A top executive at the agency largely agreed with her criticism, Bottemiller Evich reported. Janet Woodcock, the FDA’s principal deputy commissioner, told her that the agency has “too many programs and insufficient resources” and that “and the mismatch is severe.” As for the food sector, it’s “very important, but very under-resourced.”
However, the FDA has apparently found time to intervene on behalf of the dairy industry to achieve one of its primary lobbying goals. “For too long, the FDA has failed to act to address the nutrition crisis facing our nation,” Booker said, referring to rising level of diet related diseases Like type 2 diabetes, attributable to mildly regulated consumption ultra-processed food“Instead of using its regulatory powers to protect consumers, the FDA now appears to be poised to — a blatant example of regulatory capture after years of pressure on the dairy industry — just to protect the market share of conventional milk. Instead, take action. I am deeply concerned about FDA’s misguided priorities and hope that the Office of Management and Budget will send the proposed guidance back to the FDA for reconsideration.” The Budget Office declined to comment on its timeline for deciding on the FDA’s proposal.
in a letter In an OMB release on May 19, Booke joined Utah Sen. Mike Lee, California Rep. Julia Brownley, and South Carolina Rep. Nancy Mace in a similar plea for the OMB to suppress any plans to crack down on plant-based labels. milk.They point to the 2017 federal court Decide Reject dairy industry claims that consumers cannot assess nutritional differences between dairy and non-dairy products.
To me, Big Dairy’s obsession with hoarding the name “milk” is as puzzling as Califf’s decision to make the topic a priority right away.Milk consumption has been declining for decades, as early as Almond milk surge Early 2010s and more recent Oat Milk Craze. In 1945, the average American was drunk 45 gallons Milk per capita, equivalent to an impressive 2.3 cups of milk per day. It turned out to be the peak before a long, steady descent ramp.Now, 77 years later, we only consume 0.57 cup Every day, and down, nearly half of it is in cereals or mixed with other beverages like coffee.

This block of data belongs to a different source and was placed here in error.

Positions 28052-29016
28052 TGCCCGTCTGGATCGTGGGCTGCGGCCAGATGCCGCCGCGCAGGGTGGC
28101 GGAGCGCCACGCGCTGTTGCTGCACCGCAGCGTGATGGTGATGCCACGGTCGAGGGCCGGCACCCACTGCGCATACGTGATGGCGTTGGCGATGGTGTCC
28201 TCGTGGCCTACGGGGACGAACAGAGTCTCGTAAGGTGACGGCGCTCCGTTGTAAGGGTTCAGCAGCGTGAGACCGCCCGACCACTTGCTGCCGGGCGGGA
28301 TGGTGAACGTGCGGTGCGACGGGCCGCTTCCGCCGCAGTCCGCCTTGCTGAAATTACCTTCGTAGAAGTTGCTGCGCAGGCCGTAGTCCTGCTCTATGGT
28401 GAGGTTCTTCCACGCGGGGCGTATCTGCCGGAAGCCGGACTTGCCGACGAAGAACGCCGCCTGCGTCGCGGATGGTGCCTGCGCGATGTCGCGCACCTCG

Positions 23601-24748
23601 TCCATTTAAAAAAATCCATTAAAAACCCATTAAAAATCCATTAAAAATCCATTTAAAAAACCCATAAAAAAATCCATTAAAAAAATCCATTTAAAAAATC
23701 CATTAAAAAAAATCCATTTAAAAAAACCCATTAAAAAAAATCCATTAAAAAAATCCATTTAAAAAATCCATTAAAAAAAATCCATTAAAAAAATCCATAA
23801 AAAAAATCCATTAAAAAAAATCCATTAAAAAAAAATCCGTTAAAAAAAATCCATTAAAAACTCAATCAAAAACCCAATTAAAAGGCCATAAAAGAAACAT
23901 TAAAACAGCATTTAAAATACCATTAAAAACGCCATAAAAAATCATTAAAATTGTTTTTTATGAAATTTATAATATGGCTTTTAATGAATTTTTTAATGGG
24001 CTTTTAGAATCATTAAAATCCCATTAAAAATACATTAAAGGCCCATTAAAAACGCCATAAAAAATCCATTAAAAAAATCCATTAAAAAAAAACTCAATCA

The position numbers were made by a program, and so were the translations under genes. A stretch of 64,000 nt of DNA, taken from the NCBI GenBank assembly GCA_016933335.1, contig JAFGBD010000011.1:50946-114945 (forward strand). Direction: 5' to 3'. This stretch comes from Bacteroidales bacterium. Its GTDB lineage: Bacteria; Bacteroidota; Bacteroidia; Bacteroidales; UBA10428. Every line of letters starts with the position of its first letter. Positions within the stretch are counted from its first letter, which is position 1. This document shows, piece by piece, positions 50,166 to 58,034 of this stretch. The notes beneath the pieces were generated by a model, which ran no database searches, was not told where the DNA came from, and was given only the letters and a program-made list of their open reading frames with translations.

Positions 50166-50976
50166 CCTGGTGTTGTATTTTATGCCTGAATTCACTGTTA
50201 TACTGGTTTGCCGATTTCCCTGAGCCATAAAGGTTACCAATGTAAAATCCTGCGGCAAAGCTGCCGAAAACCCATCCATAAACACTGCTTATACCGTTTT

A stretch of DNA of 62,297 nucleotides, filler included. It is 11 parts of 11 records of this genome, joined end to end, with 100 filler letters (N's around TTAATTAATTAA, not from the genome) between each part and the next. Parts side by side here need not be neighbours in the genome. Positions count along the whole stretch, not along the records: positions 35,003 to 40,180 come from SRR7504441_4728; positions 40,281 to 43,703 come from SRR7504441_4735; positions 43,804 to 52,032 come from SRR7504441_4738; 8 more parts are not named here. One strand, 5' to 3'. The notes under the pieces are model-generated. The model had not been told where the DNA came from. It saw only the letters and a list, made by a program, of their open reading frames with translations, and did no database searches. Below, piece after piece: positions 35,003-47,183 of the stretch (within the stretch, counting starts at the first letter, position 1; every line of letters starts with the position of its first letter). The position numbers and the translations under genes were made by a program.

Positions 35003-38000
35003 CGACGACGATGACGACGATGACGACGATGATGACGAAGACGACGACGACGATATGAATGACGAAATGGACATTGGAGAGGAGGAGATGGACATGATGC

Dairy-free alternatives began to gain popularity in the 21st century as a fringe food primarily found in health food stores for decades, and now account for 15% of “all dollar sales of retail milk,” according to To The Good Food Institute, a vegan think tank. Even so, Big Dairy can’t blame the recent decline in milk on the rise of alternatives. 2020 study USDA researchers found that “the increase in sales of plant-based foods between 2013 and 2017 was one-fifth of the reduction in the amount Americans bought milk.” It concluded that “the increase in plant-based milk alternatives Sales are causing – but not causing – the main reason for the decline in milk sales.”
There is also no evidence that the removal of milk as a beverage in the United States has had negative nutritional consequences. Dietary intake of the product’s signature nutrient, calcium, increased steadily in all age groups between 1994 and 2010, USDA study found that even per capita milk consumption decreased. Likewise, milk provides several times more protein than most plant-based competitors.But as we move away from it, there are signs that protein deficiency Not developed in our diet.
In short, the battle over what to call the substances we use to enhance our coffee and cereal looks a lot like a storm in a cappuccino cup. The FDA has more pressing issues to address. Take, for example, the current baby formula crisis.The same is true for the dairy industry – including long-term overproduction.